“This conflict has been smoldering for 20 years; how often have I visited them after yet another attack by rival gangs, after they became victims of rape and massacres that spared no one, after they survived earthquakes, landslides or awe-inspiring floods, as has just happened in Uvira [about 60 miles south of Bukavu]—catastrophes that obliterate everything in their wake and cut a wide swath of destruction.” 

This aid is part of ACN’s ongoing response to the global pandemic. Early on, the organization approved Mass stipends for priests serving in various dioceses across the country. These priests are also dealing with severe financial difficulties. Without Sunday collections or the other sources of income that are no longer available to them because of the suspension of pastoral and community work, many priests can neither earn a living on their own nor carry out their pastoral work. 

“In normal times, the faithful support the priests with food and other donations,” said Bishop Bernard-Emmanuel Kasanda, who heads the Diocese of Mbuji-Mayi, in the middle of the country; “now that their sheep all have to stay at home because of the lockdown, all of a sudden everyone’s life is much more difficult than it was before because the majority of the people are affected by the very high unemployment rate [almost 96 percent].” In the beginning of the crisis, ACN had already donated Mass stipends to support the 289 priests and women religious in the diocese. 

A large number of Mass stipends have also benefited 25 priests of the Congregation of the Missionaries of Workers. The stipends truly are “relief,” wrote one of the beneficiaries, Father Alain Mwila Wa Ilunga, who shares the financial aid “with the poorest of the poor and the destitute sick so that they may have daily bread to eat.”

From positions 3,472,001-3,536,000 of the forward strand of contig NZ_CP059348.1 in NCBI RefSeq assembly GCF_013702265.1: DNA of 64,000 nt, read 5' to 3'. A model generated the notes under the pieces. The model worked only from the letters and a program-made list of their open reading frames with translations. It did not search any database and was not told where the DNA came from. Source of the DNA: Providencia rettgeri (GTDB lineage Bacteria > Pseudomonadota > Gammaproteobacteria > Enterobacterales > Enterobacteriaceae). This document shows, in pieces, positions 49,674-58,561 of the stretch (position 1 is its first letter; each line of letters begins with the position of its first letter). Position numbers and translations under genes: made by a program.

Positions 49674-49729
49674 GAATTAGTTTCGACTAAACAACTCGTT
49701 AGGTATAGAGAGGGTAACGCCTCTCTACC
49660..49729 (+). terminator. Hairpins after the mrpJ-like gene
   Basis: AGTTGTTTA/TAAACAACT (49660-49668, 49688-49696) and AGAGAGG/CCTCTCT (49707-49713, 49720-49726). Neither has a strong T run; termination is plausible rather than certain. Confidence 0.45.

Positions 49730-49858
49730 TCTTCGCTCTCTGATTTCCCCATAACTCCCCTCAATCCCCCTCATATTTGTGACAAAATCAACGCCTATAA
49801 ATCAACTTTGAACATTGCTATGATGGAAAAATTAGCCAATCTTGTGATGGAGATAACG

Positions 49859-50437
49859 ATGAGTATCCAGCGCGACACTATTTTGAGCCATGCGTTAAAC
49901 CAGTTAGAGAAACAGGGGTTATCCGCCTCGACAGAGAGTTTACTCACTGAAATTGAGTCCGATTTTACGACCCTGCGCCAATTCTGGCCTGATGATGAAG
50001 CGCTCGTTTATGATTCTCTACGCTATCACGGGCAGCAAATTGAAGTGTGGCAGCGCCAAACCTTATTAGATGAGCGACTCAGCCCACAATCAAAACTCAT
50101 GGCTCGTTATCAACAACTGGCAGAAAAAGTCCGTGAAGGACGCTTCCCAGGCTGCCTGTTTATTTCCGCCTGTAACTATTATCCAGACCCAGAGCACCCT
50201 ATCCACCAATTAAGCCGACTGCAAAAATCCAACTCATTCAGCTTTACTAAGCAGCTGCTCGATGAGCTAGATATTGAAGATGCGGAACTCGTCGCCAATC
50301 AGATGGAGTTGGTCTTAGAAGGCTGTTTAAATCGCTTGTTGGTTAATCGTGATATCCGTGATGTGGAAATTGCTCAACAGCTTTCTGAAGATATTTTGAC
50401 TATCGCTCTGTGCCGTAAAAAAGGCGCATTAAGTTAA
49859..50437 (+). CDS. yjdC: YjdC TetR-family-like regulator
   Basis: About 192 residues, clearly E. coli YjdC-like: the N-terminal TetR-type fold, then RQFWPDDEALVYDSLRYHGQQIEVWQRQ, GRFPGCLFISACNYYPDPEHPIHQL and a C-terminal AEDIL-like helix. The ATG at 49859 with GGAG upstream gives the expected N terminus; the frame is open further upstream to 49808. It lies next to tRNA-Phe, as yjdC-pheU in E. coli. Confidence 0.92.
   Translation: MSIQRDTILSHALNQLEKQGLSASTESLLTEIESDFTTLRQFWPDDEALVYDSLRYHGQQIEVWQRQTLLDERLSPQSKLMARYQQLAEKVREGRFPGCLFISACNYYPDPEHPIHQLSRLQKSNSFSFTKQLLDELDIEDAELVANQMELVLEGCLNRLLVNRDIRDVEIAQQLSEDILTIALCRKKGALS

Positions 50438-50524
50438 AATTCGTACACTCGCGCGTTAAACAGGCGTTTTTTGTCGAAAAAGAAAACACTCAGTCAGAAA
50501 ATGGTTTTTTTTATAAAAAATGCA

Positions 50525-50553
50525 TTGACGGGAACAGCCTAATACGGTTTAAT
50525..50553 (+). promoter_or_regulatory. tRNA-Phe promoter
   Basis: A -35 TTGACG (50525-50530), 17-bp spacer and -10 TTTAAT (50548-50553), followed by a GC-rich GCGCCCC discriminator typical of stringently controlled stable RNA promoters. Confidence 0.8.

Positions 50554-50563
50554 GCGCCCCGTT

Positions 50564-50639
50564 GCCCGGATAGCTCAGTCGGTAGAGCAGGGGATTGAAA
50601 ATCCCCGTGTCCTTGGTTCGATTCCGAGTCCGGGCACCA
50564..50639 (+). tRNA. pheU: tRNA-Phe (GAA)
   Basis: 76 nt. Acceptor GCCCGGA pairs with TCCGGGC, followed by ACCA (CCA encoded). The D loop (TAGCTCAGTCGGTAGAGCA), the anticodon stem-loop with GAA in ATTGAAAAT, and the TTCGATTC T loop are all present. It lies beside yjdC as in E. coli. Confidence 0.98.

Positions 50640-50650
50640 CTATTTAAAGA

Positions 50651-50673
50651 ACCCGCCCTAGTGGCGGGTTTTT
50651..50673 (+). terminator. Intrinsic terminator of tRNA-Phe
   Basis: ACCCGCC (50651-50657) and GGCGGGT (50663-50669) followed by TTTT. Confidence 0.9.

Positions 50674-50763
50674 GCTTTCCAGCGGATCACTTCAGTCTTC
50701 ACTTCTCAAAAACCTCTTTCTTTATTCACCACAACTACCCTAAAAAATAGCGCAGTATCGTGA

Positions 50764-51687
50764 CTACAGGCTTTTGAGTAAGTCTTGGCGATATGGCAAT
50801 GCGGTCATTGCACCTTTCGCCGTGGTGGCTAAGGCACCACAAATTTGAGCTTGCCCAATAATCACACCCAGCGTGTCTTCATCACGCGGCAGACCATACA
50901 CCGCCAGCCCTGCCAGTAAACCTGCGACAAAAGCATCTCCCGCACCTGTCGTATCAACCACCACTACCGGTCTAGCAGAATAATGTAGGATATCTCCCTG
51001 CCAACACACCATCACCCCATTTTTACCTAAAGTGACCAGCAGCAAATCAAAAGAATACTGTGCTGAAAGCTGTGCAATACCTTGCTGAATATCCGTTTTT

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The novice master of the order, Father Clément Mwehu Muteba said he will use it buy gas, so that he can continue to carry out his apostolate at the chapel he has been assigned. Thanks to the Mass stipends, he can also “buy some sheets of paper, which are necessary to teach the young people” he works with in Lubumbashi in the province of Upper Katanga.

Further beneficiaries of the Mass stipends are 40 priests in the Diocese of Kilwa-Kasenga, in the eastern part of the country. The stipends “secure our livelihood and safeguard the lives of thousands of believers who, through our humble efforts, hear the Holy Word of God and can receive the sacraments,” said Father André Mpundu, vicar in the parish of the Blessed Anuarita in Kasenga. 

He reported on the gratitude of an 80-year-old former sacristan. She told Father Mpundu: “A nurse regularly comes to visit me to treat my rheumatism, but when you visit me, Father, you come with Christ, so that I may receive Holy Communion, then my joy is vast and boundless.” 

“We often hear these and similar sentiments,” said Father Mpundu, who, thanks to the Mass stipends, continues to visit the sick, the elderly and those who are lonely. He concluded: “This is very encouraging for my service as a priest.”

This article was first published by Aid to the Church in Need. To learn more about ACN and help them in their mission to serve persecuted Christians, visit